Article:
tmj and acupuncture

TMJ & Acupuncture

Temporomandibular joint & muscle disorders (TMJ syndrome) are a group of conditions that cause pain and dysfunction in the jaw joint and the muscles that control jaw movement. I have successfully treated a large number of patients for “TMJ” in the past years. Call now if you suffer from pain in the jaw (also due to dental interventions and procedures). This TMJ & Acupuncture article gives the reader an overview of the etiology and treatment options.


The temporomandibular joint is the most complicated joint in the human body. It includes muscles, nerves, tendons, ligaments, bones and cartilage. Thus the TMJs have a unique structure which consists of two joints that connect the jawbone (mandible) to the skull (temporal bone) with the tendon and muscle attached to and surrounding the joint and ligaments which connect the two bones. The joints are a bilateral synovial articulation between the temporal bone of the skull above and the mandible below with an articular disk in between which separates the two joints and keeps the movement smooth. The joint acts like a sliding hinge allowing the jaw to move up and down and side to side for speaking, chewing, yawning etc.

TMJ and Acupuncture


The symptoms of TMJ syndrome may include: pain of the jaw, pain in one or both of the temporomandibular joints, aching in and around the ear, difficulty or pain while chewing, locking of the joint, and/or a clicking sound while chewing or moving the jaw.


The pathophysiology of TMJ syndrome is not fully understood. But researchers believe it is multifactorial and may arise from both local insults as well as systemic disorders. Thus local insult/injury can cause joint displacement, dislocated jaw, or injury to the condyle and the surrounding tissues due to factors such as inappropriate biting habits and teeth structure. Eventually, these can cause an internal derangement of the articulating disk and injury to the muscle, tendon, ligament, cartilage, bones and nerves. Eventually, this leads to the pain and symptoms associated with TMJ syndrome.


Not surprisingly, stress is thought to be a factor in TMJ. Mental stress  or physical stress such as conducting strenuous physical tasks often manifest in ways of clenching or grinding teeth which causes overuse of the TMJ tissues. Eventually, this results in tissue inflammation and injury leading to the development and aggravation of TMJ. Anxiety symptoms like tense muscles and jaw clenching can also ultimately cause TMJ.


Similarly, systemic disorders such as rheumatoid arthritis (RA) and osteoarthritis can also contribute to TMJ syndrome. These conditions can cause joint cartilage damage which can affect the TMJ. With osteoarthritis, enzymes such as matrix metalloproteinases (MMPs) are upregulated and break down the cartilage’s collagen network. With RA, the immune system attacks the lining of the joints causing inflammation which can damage cartilage as well as bone tissue.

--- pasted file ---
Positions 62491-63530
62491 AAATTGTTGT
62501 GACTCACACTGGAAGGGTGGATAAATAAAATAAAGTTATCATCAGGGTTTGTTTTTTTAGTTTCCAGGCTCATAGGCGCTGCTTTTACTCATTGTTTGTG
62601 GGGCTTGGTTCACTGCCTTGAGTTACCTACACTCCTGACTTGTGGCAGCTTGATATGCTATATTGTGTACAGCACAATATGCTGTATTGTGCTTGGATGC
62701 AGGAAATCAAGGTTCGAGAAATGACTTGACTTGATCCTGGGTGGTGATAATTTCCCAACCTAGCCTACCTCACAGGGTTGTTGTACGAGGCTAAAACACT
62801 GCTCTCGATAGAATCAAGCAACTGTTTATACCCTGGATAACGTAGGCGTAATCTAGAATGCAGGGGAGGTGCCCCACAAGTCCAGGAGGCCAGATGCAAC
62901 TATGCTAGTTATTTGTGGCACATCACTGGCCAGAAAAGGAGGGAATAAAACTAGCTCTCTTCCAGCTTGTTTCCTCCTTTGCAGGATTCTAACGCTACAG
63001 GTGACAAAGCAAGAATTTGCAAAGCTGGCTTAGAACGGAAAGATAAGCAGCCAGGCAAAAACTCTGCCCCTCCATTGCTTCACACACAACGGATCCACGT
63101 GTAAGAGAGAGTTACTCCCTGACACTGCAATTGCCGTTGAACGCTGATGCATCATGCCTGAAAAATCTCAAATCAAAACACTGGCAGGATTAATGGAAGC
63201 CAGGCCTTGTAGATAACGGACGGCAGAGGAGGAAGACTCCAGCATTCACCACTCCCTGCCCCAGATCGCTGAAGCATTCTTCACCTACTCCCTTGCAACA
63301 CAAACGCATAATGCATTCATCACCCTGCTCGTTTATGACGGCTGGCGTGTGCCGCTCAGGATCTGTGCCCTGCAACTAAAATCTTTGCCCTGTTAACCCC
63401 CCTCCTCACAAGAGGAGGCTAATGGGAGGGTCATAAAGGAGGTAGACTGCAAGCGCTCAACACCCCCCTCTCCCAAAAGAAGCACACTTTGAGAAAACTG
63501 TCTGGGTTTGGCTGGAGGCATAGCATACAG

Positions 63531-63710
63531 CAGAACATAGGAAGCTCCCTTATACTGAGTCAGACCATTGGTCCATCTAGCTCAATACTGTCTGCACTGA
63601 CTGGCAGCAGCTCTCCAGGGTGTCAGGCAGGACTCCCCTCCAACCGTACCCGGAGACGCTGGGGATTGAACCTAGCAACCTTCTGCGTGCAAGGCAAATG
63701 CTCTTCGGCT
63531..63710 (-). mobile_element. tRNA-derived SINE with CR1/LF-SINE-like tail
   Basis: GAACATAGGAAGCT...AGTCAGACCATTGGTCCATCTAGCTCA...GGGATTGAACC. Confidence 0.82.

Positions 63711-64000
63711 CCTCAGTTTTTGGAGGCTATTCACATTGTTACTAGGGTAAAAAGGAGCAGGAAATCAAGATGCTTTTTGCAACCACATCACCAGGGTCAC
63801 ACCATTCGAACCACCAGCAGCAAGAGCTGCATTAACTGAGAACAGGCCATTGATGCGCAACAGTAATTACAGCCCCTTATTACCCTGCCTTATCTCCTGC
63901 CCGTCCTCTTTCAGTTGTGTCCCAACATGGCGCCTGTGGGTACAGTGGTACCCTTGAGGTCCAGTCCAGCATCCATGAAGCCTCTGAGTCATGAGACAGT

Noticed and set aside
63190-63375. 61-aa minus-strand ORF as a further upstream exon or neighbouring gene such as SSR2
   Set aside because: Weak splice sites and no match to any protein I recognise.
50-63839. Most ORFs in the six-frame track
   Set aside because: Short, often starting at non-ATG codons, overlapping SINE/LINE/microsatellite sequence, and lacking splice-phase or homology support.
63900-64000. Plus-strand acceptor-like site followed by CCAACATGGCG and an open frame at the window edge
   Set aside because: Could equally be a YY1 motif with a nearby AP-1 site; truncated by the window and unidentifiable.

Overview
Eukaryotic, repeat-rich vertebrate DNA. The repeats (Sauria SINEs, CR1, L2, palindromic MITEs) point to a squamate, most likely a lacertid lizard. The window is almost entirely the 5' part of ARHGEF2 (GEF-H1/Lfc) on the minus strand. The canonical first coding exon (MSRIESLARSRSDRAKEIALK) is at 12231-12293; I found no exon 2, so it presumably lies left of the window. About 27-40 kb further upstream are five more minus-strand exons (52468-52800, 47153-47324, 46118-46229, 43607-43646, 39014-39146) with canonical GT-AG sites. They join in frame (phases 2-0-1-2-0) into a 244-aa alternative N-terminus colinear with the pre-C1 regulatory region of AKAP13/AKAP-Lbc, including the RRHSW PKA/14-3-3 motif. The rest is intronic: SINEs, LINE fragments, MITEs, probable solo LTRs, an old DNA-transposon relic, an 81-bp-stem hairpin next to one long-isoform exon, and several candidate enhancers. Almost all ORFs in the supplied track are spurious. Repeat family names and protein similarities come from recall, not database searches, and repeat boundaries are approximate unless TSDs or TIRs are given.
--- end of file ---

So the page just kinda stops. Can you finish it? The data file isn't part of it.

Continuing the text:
In summary, risk factors that can increase the chance of developing TMJ syndrome include various types of arthritis, jaw injuries, long-term grinding of teeth, and certain connective tissue disorders that affect the temporomandibular joint.


In conclusion, it goes without saying that first an accurate diagnosis is necessary before designing a treatment plan for TMJ. TMJ & Acupuncture: usually regular acupuncture treatments as well as manual therapies are successful, complemented by healing ointments and wearing a mouth guard at night if tooth grinding or jaw clinching are present. Finally, for all the patients I successfully treated for TMJ the modalities were different and ranged from electro acupuncture to facial cupping. If you suffer from TMJ syndrome arrange a consultation now!


  1. Dietrich, Lia, Igor Vinícius Santos Rodrigues, Marcelo Dias Moreira de Assis Costa, Roberta Furtado Carvalho, and Gisele Rodrigues da Silva. 2020. “Acupuncture in Temporomandibular Disorders Painful Symptomatology: An Evidence-Based Case Report.” European Journal of Dentistry 14
  2. Fernandes, Ana Carla, Dayanne Monielle Duarte Moura, Laura Géssica Dantas Da Silva, Erika Oliveira De Almeida, and Gustavo Augusto Seabra Barbosa. 2017. “Acupuncture in Temporomandibular Disorder Myofascial Pain Treatment: A Systematic Review.” Journal of Oral & Facial Pain and Headache
  3. Fink, Matthias, Palle Rosted, Michael Bernateck, Meike Stiesch-Scholz, and Matthias Karst. 2006. “Acupuncture in the Treatment of Painful Dysfunction of the Temporomandibular Joint — a Review of the Literature.” Forschende Komplementarmedizin
  4. Grillo, Cássia Maria, Giancarlo De la Torre Canales, Ronaldo Seichi Wada, Marcelo Corrêa Alves, Célia Marisa Rizzatti Barbosa, Fausto Berzin, and Maria da Luz Rosário de Sousa. 2015. “Could Acupuncture Be Useful in the Treatment of Temporomandibular Dysfunction?” Journal of Acupuncture and Meridian Studies
  5. Jung, Aram, Byung-Cheul Shin, Myeong Soo Lee, Hoseob Sim, and Edzard Ernst. 2011. “Acupuncture for Treating Temporomandibular Joint Disorders: A Systematic Review and Meta-Analysis of Randomized, Sham-Controlled Trials.” Journal of Dentistry 
  6. Wei Labs Practitioner Content.

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Dr Arno Kroner